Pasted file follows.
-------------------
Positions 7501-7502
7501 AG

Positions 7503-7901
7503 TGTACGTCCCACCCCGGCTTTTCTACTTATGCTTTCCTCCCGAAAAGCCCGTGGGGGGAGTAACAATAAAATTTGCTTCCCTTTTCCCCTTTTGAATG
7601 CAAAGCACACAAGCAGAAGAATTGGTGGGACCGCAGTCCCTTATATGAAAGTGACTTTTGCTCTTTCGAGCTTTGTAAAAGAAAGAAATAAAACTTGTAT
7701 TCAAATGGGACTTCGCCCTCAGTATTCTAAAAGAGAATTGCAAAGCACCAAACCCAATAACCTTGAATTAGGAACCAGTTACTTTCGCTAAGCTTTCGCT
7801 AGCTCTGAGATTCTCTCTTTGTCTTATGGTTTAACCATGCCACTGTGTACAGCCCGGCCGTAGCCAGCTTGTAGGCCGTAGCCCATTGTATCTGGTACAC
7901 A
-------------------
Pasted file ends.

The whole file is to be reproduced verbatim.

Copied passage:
Positions 7501-7502
7501 AG

Positions 7503-7901
7503 TGTACGTCCCACCCCGGCTTTTCTACTTATGCTTTCCTCCCGAAAAGCCCGTGGGGGGAGTAACAATAAAATTTGCTTCCCTTTTCCCCTTTTGAATG
7601 CAAAGCACACAAGCAGAAGAATTGGTGGGACCGCAGTCCCTTATATGAAAGTGACTTTTGCTCTTTCGAGCTTTGTAAAAGAAAGAAATAAAACTTGTAT
7701 TCAAATGGGACTTCGCCCTCAGTATTCTAAAAGAGAATTGCAAAGCACCAAACCCAATAACCTTGAATTAGGAACCAGTTACTTTCGCTAAGCTTTCGCT
7801 AGCTCTGAGATTCTCTCTTTGTCTTATGGTTTAACCATGCCACTGTGTACAGCCCGGCCGTAGCCAGCTTGTAGGCCGTAGCCCATTGTATCTGGTACAC
7901 A